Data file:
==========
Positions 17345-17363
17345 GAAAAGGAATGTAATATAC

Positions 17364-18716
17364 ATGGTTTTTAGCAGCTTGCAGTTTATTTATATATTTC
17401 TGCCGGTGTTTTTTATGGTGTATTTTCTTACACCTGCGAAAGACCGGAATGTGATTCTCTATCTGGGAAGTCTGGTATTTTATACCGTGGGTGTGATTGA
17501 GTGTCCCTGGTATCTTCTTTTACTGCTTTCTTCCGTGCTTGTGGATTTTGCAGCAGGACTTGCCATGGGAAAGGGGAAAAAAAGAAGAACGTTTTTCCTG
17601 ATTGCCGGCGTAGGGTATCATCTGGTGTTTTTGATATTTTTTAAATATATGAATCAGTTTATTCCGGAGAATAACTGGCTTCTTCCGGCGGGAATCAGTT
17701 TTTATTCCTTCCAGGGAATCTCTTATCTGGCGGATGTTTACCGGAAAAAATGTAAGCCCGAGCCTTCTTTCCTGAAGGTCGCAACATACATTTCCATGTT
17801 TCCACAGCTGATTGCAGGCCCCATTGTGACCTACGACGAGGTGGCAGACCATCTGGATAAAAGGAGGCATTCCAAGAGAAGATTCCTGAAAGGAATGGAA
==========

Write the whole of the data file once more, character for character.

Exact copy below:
Positions 17345-17363
17345 GAAAAGGAATGTAATATAC

Positions 17364-18716
17364 ATGGTTTTTAGCAGCTTGCAGTTTATTTATATATTTC
17401 TGCCGGTGTTTTTTATGGTGTATTTTCTTACACCTGCGAAAGACCGGAATGTGATTCTCTATCTGGGAAGTCTGGTATTTTATACCGTGGGTGTGATTGA
17501 GTGTCCCTGGTATCTTCTTTTACTGCTTTCTTCCGTGCTTGTGGATTTTGCAGCAGGACTTGCCATGGGAAAGGGGAAAAAAAGAAGAACGTTTTTCCTG
17601 ATTGCCGGCGTAGGGTATCATCTGGTGTTTTTGATATTTTTTAAATATATGAATCAGTTTATTCCGGAGAATAACTGGCTTCTTCCGGCGGGAATCAGTT
17701 TTTATTCCTTCCAGGGAATCTCTTATCTGGCGGATGTTTACCGGAAAAAATGTAAGCCCGAGCCTTCTTTCCTGAAGGTCGCAACATACATTTCCATGTT
17801 TCCACAGCTGATTGCAGGCCCCATTGTGACCTACGACGAGGTGGCAGACCATCTGGATAAAAGGAGGCATTCCAAGAGAAGATTCCTGAAAGGAATGGAA